by Kanayo Nwanze
“Sustainability” is a word that you hear on everyone’s lips. This past year I personally have heard it repeatedly, from the World Economic Forum to the annual summit of the G8, to the Rio+20 Conference and more recently at the African Green Revolution Forum. But how will this talk lead to real action to benefit rural women and girls — who account for more than a quarter of the global population?
For the International Fund for Agricultural Development, when we talk about sustainability it is about the impact it has on rural communities. We can see sustainability embodied in rural people’s perseverance and endurance to overcome challenge after challenge and thrive doing so. More specifically, we see it personified in rural women as they are the nurturers and educators of this generation and the next. But if we are to be truly sustainable, then we must lift the heavy burden off the backs of rural women and replace it with equal access to resources and benefits, and empowerment.
For rural women, sustainability means not just having enough money to put their kids in school, but to keep them there till they graduate. Being able to feed their families not just today, but tomorrow and the day after that. And for small farmers and their communities, it means adopting agricultural innovations that improve efficiency and outputs while also conserving scarce natural resources and reduce waste.
Sustainability means actions that lead to hope — that the changes we make today will be the norms of tomorrow.
We know that enabling women to have more equal access to economic opportunities and services is not only a matter of justice — it is also one of the most effective strategies for reducing poverty and malnutrition. Women hold the key to ensuring food and nutrition security. The numbers are convincing: production on women’s farms could increase by 20 to 30 per cent if women had the same access as men to agricultural resources such as deeds to their land, credit and technical training. With access to these resources, women could reduce the number of hungry people in the world by 100 to 150 million people.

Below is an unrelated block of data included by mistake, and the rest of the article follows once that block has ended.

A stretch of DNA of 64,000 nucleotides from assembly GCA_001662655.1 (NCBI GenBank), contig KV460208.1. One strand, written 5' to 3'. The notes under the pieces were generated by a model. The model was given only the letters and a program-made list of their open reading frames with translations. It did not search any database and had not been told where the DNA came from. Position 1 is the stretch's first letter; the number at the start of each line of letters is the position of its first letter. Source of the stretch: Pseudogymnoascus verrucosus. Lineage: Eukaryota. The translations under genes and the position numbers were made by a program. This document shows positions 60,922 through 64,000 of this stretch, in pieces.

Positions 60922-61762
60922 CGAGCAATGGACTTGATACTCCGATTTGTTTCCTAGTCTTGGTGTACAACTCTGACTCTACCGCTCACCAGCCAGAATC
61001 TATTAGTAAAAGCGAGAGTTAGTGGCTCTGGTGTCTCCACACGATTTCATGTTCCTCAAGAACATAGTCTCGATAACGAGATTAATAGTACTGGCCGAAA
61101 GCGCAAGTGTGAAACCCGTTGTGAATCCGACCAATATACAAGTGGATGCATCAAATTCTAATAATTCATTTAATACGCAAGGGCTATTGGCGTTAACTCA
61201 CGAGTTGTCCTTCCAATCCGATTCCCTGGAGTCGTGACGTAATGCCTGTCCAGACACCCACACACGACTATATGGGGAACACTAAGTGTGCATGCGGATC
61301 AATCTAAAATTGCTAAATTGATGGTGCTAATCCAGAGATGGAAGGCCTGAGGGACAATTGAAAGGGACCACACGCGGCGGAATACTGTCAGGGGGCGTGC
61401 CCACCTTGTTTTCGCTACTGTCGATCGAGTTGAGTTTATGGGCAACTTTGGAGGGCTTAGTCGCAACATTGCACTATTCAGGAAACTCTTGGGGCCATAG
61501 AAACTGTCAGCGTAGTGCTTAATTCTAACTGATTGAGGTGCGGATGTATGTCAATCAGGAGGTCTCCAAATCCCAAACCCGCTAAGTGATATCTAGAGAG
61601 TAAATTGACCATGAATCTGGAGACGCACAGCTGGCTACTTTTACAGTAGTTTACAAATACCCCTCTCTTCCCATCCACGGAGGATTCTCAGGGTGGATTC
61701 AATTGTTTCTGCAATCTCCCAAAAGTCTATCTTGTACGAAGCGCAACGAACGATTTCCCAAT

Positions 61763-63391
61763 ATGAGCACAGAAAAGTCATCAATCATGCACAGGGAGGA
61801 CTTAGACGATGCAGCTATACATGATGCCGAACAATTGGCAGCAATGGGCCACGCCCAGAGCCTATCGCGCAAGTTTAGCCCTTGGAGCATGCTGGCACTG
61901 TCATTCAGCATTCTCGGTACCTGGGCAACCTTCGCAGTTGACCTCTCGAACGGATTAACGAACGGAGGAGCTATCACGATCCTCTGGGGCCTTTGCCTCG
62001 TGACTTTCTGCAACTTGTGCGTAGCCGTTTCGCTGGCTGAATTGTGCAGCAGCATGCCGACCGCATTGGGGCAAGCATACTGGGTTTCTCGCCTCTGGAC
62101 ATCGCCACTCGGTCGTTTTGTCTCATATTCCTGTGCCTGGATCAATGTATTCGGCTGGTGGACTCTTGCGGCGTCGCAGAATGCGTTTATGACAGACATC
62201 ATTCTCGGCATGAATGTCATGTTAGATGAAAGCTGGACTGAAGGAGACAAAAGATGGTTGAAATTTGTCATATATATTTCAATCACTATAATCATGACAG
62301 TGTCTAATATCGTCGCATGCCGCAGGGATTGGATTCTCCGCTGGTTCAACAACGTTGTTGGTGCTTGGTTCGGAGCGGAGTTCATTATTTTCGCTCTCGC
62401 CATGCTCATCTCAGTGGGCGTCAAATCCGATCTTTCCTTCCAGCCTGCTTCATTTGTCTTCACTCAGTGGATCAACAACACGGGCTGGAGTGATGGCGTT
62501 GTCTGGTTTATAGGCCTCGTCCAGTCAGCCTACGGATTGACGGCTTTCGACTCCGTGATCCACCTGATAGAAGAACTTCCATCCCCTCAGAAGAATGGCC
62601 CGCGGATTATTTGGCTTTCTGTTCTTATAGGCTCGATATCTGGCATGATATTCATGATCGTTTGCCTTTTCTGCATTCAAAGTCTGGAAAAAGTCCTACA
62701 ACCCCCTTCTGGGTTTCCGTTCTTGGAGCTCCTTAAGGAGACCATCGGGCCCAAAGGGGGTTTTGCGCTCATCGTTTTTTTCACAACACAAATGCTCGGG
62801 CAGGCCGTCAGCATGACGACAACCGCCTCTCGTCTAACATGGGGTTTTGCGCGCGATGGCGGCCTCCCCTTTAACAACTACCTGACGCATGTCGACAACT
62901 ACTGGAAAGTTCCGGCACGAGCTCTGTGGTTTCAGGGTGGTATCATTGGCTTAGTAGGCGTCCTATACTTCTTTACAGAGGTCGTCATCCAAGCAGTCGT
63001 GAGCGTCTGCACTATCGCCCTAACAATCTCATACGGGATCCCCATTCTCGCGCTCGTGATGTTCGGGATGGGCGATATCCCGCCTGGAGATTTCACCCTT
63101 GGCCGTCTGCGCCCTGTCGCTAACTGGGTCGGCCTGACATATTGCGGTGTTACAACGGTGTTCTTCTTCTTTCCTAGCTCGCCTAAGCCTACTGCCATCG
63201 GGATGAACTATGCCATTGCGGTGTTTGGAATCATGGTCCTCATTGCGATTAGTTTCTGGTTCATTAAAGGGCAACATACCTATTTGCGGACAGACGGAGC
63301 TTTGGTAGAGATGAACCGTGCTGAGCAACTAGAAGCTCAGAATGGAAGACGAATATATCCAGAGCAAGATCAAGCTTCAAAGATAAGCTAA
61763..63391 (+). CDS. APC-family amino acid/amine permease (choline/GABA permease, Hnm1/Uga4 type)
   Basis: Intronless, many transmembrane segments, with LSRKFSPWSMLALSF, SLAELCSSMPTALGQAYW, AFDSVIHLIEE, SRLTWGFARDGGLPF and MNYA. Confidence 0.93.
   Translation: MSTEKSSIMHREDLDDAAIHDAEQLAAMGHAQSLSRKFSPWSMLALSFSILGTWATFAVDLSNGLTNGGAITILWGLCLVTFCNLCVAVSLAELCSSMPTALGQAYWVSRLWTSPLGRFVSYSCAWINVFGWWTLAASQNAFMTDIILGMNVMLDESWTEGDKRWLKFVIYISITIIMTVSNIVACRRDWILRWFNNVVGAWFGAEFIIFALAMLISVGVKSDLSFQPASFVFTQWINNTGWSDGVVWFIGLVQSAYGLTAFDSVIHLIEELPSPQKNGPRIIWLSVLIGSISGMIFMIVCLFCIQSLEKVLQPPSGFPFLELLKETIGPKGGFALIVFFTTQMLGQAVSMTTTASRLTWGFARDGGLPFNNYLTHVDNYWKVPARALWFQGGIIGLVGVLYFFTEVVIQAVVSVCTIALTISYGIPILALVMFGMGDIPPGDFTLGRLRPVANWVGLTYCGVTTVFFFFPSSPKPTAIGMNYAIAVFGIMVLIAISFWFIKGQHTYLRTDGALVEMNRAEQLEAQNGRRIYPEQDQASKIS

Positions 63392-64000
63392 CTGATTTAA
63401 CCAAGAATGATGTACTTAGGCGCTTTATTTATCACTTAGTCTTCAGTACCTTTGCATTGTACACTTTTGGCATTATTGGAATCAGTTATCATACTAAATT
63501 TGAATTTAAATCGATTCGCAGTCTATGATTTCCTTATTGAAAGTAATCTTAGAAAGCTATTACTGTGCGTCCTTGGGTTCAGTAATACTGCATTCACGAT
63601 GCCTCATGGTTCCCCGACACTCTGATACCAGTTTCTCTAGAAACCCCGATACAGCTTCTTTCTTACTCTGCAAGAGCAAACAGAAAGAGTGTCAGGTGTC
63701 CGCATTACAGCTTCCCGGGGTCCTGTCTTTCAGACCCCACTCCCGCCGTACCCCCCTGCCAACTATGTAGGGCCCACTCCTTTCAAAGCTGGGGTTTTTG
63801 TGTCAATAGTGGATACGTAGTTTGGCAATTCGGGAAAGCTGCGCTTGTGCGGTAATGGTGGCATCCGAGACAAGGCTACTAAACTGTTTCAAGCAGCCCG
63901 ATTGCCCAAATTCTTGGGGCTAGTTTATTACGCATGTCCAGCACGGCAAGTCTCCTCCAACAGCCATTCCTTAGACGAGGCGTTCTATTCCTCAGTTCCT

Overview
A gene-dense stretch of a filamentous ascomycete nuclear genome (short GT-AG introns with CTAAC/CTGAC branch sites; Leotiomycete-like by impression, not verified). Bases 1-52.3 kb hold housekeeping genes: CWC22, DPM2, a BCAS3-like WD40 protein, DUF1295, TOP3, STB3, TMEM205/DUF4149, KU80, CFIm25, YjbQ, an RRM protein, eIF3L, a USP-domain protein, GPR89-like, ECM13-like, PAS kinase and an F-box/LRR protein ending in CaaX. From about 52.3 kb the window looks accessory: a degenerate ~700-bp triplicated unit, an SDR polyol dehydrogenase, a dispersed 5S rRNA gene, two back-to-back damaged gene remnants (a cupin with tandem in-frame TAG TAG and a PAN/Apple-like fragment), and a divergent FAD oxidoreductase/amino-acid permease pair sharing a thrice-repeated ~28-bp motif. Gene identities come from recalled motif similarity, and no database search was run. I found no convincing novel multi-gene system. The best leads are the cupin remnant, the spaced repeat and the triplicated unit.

And we know, from a number of studies, that when women have greater say in how household income is spent, including the money they earn themselves, they are more likely than men to spend it on food for the family.
In rural households throughout the developing world, women and girls work hard each day to protect their families’ basic rights to nutrition, health and well-being. Research shows that they comprise 43 per cent of all smallholder farmers and spend an average of 20 per cent more time than men working on agricultural and domestic chores. Yet they have far less control over the land they cultivate or the income they earn.
The advancement of women is an essential prerequisite to overall development, but particularly to rural development. Women play a huge role in rural economies accounting for a great proportion of the agricultural labour force. If given the right support, women can also be the key to protecting our environment and natural resources.
In many of the poorest countries, there is still an unacceptably wide gap between what women do and what they have. If we do not close this gap, we deny millions of people their engine out of poverty. We must work together to recognize women’s crucial knowledge about local ecosystems while we improve their access to agricultural resources such as seeds, fertilizers, credit as well as access to agricultural information, services and training. Beyond the farm-gate, we need to provide for their health and education needs as well. If we do, food security and protection of our planet’s resources are within reach. And that word, sustainability, and our work will have more impact, with the power of and potential of rural women behind it.
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